Strength in numbers.
With 33,964 rock units from 1,475 geographic regions, Macrostrat is off to a good start.
23,842 units, 6,977 packages, 949 columns
COSUNA and the GSC led the way, Macrostrat has followed.
In the 1970s, the Geological Survey of Canada published a series of four correlation charts for the entire country. All rocks known at the time were included in a single, unifying body of knowledge. The American Association of Petroleum Geologists was impressed and launched COSUNA. These two ground-breaking initiatives serve as the starting point for Macrostrat North America. Building and improving on this superb starting point and creating COSUNA II is what this is all about.
2,168 units, 828 packages, 329 columns
Bringing it all together, Kiwi style, means high-density knowledge.
Few other regions in the world have a greater density of highly-organized geoinformatics than New Zealand, all thanks to The Institute of Geological and Nuclear Sciences (GNS). Making sense of all that information might be tough, but P.R. King and colleagues brilliantly integrated two decades of stratigraphic work and analysis in their "Cretaceous to Recent sedimentary patterns in New Zealand." This unparalleled compilation is the rich starting point for Macrostrat New Zealand.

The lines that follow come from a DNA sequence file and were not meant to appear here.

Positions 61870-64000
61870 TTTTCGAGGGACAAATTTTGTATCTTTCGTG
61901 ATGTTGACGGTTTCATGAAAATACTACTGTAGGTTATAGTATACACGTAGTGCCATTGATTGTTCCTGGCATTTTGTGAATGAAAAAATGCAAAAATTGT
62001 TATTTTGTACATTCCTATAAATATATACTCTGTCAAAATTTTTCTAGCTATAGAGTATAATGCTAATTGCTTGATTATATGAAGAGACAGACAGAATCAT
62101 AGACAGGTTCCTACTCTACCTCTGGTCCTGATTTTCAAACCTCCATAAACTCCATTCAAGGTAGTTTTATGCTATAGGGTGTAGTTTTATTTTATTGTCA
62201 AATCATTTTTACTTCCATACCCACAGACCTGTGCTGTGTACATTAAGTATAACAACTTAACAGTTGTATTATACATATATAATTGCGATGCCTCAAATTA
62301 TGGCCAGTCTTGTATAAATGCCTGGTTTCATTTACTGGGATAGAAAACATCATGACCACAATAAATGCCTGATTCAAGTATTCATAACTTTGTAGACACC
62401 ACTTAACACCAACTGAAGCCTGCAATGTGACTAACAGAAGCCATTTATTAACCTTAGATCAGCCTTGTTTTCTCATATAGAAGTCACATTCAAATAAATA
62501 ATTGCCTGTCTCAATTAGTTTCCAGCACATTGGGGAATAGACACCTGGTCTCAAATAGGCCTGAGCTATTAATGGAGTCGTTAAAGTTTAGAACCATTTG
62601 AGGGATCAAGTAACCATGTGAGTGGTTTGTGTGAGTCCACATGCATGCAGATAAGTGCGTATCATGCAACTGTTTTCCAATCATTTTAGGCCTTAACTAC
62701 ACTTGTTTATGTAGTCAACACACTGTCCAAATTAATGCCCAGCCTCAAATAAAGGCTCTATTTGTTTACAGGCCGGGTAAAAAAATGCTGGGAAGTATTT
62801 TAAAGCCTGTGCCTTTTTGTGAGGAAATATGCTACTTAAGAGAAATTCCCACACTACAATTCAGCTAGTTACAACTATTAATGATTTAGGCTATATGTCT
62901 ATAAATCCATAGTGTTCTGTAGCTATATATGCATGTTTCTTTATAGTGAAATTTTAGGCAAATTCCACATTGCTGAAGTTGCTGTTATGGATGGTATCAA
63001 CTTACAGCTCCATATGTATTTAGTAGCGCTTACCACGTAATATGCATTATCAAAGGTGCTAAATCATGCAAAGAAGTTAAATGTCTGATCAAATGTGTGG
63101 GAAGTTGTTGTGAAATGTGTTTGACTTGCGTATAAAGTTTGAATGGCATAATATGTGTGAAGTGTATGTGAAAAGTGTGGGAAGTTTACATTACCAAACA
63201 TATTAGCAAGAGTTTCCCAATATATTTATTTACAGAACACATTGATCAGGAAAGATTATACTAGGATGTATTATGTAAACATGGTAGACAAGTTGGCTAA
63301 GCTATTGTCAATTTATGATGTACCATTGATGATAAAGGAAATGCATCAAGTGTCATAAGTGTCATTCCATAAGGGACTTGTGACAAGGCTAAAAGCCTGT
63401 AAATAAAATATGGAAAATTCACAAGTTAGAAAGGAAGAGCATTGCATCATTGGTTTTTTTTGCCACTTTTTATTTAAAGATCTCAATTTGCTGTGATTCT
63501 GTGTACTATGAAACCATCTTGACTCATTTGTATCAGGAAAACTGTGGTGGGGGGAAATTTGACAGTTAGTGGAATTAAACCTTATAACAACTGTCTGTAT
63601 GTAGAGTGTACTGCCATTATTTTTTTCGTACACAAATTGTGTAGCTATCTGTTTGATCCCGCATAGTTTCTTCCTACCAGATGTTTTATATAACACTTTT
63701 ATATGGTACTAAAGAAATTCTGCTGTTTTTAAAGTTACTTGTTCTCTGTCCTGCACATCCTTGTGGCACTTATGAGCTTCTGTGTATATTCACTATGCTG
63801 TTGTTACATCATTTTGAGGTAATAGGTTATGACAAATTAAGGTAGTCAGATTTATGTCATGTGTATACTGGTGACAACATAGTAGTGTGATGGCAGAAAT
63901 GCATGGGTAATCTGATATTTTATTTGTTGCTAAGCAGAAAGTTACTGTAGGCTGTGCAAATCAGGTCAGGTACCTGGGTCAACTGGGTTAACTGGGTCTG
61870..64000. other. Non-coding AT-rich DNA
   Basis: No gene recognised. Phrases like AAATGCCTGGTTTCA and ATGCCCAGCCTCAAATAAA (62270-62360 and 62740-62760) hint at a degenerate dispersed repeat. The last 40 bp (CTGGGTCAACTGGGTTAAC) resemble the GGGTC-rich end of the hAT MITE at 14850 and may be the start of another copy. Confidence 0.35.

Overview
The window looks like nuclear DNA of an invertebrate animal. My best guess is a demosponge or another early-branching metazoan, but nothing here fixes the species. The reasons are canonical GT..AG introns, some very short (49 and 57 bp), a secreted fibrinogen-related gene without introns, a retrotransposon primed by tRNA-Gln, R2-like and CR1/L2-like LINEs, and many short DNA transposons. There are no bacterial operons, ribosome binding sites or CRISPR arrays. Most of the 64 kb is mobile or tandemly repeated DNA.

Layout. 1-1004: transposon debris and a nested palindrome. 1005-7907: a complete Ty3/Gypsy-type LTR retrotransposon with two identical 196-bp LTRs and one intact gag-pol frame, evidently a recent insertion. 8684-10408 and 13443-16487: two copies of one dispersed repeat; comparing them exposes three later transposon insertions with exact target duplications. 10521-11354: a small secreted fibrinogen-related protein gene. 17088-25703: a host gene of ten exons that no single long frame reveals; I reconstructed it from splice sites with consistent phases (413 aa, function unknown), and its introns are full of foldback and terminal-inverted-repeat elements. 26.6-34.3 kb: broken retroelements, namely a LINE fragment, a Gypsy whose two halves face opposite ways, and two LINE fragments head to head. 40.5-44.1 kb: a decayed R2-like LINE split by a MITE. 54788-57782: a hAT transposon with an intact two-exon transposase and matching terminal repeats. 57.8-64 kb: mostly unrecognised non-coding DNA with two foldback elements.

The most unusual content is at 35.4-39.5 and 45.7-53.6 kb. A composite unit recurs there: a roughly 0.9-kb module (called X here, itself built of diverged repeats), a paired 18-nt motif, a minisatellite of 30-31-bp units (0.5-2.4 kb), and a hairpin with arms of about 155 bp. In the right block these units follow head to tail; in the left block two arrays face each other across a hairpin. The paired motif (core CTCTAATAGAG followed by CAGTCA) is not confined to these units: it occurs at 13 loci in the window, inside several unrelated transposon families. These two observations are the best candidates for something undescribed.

7,124 units, 387 packages, 132 columns
Offshore drilling was revolutionary, Macrostrat is evolutionary.
Few advances in geoscience have had a bigger impact than the three major offshore drilling initiatives (IODP, DSDP, ODP). Originally launched to find evidence for sea floor spreading, offshore drilling is now one of the major research tools for paleoclimatology, tectonics, and geophysics. Macrostrat Deep Sea aims to bring this body of knowledge together into an interactive, quantiative tool. Emphasis is now on sediments, but like all missions, that too will evolve.